Spirituality for Today – October 2015 – Volume 20, Issue 3

View from the Back Seat

Rev. Raymond K. Petrucci

Fall is the season of childhood memories for me. Our visit with my aunt and cousin had ended; mom placed me in the back seat of the car as she had done innumerable times. Gazing out of the window, I saw them falling, pushed by the breeze, and flashing their multi–colored brilliance in the afternoon sunlight – the autumn leaves. Already, the love of nature was entrenched in my psyche as well as the love of music. Amazingly, Autumn Leaves by Roger Williams was playing on the radio. Behind the steering wheel, my mother was driving us home and I am sure that she was concerned about many other things than music and leaves. For me, I was having a near mystical feeling. We were both in the same place, seeing a similar scene and, yet, having a different experience. For a number of distinct reasons, perspective was what mattered.

Life ends up being a buffet of experiences and our interpretation of the meaning of all of them rests on our "perspective." A hint of what constitutes the variety of our contributions to life's pleasures, challenges, and perplexities might be construed from this reality. From the pragmatic to the poetic, our viewpoint colors the impact of life on our being and how our life affects others. What establishes one's perspective? I believe that the strength of one's spirituality, reason, and emotional well–being sets the tone. Many divergent circumstances affect one's perspective including family and peer biases or traumatic personal experiences; wisdom and no small amount of courage are needed to govern and evaluate such influences.

One ship drives east and another west, with the self–same winds that blow; 'tis the set of the sails and not the gales that determines where they go. Like the winds of the sea are the ways of fate, as we voyage along through life; 'tis the set of the soul that decides its goal – and not the calm or the strife.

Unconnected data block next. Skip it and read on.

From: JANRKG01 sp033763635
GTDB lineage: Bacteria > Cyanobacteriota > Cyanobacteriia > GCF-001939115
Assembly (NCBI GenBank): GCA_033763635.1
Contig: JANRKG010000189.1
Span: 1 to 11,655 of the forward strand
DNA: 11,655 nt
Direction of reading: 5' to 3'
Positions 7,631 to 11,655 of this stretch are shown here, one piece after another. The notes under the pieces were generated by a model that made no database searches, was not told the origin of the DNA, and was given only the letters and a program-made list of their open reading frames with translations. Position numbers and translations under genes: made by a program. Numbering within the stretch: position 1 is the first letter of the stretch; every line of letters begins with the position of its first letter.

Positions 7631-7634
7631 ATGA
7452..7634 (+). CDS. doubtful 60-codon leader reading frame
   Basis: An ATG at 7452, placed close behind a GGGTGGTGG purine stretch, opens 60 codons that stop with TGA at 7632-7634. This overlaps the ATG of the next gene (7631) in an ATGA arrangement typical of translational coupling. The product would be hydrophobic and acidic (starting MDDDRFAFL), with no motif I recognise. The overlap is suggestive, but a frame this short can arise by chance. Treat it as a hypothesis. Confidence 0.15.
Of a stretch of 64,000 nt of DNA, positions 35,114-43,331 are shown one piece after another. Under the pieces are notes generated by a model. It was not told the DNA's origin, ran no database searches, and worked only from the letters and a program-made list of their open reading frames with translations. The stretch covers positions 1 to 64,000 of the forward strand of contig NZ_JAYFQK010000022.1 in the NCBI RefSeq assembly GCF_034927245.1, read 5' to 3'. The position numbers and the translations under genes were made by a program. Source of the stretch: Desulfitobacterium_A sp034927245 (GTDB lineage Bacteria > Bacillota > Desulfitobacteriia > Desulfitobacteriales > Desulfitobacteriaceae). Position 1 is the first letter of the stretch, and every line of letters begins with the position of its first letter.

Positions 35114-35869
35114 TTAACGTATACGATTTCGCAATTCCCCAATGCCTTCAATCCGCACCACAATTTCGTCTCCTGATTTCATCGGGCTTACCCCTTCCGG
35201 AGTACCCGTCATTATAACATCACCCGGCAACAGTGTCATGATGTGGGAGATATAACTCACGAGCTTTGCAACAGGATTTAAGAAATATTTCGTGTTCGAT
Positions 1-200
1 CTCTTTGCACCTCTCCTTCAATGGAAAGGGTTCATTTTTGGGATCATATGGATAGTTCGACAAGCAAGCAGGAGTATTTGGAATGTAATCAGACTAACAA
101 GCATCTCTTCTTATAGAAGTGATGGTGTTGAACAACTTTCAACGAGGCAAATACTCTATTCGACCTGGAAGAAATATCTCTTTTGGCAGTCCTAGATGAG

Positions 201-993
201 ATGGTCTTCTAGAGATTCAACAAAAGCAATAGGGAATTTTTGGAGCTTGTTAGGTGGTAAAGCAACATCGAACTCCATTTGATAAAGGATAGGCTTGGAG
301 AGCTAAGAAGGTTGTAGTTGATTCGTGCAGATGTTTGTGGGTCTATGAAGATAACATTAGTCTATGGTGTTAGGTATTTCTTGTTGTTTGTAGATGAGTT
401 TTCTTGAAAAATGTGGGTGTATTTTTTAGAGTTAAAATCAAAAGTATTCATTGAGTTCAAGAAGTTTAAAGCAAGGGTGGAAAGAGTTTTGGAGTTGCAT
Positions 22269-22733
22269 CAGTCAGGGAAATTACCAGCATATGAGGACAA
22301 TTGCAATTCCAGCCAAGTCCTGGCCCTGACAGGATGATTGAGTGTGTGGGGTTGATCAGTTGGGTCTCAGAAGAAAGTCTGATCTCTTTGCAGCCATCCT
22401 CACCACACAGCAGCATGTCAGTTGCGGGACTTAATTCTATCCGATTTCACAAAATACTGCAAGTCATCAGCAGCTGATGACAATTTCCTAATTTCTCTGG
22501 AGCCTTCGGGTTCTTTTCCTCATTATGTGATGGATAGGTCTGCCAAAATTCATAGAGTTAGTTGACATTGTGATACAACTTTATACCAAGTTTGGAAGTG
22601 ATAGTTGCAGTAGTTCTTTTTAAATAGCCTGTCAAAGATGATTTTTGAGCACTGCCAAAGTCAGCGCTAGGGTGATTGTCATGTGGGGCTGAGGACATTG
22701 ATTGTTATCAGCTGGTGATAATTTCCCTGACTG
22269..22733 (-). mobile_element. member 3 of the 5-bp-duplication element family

Ella Wheeler Wilcox

Scripture tells us how we all possess different gifts; they come from the same Spirit but function within us uniquely. If we determine to use them for fulfilling the mission of serving the Giver of the gifts, we engage in the process of not only identifying and appreciating each gift, but also the task of understanding what perspective we bring to that identification and appreciation. Viewing and reviewing the person we are as we travel through life's undulations and changes, both gentle and radical, we can do no other than commit to the exploration of what forces compel our decisions and the motivations of word and deed in our daily lives. The life of prayer creates a singular perspective in regard to this operation. Here, perspective finds its highest state. A welcoming of this spiritual tendency gives to our viewpoints a corrective and a moral impulse based on righteousness. I would recommend that this light shine on the path of one's life and illumine those elements that shape one's perspective on the experience of living.

I would never assume to have the capacity of seeing things through the eyes of God – now, that's a perfect perspective – yet, God has taught us to see one another as his children and to relate to one another from that collective and relationship–oriented viewpoint. One can read volumes on the topic of a healthy perspective authored by learned psychologists, but I would think that what would be affirmed and what would be negated regarding the overall health of a person's perspective on life would fit neatly into a prayerful approach to the matter. Prayer heightens our notions of self–respect and self–worth in addition to forming that same attitude toward others. I am not suggesting that we become so na├»ve to think that all will be smooth and wonderful in relating to others, but that we adopt a loving perspective and subdue feelings of wariness and avoidance unless another shows cause. Perhaps, I think that God wishes that we look for the beauty first and try to nurture the best in one another.

Yes, as a young child, much of the great outside world was seen by me from the back seat of my parent's car. Without knowing how or why, I was touched in my mind and in my soul. Now, many decades later, I go to them again and again for that refreshment of thought and inspiration that gives re–assurance and confidence to my mortal bodily state and vivifies the journey of the immortal soul. It is funny how you remember certain seemingly insignificant and momentary scenes from early childhood and how profoundly those little memories color one's perspective on life.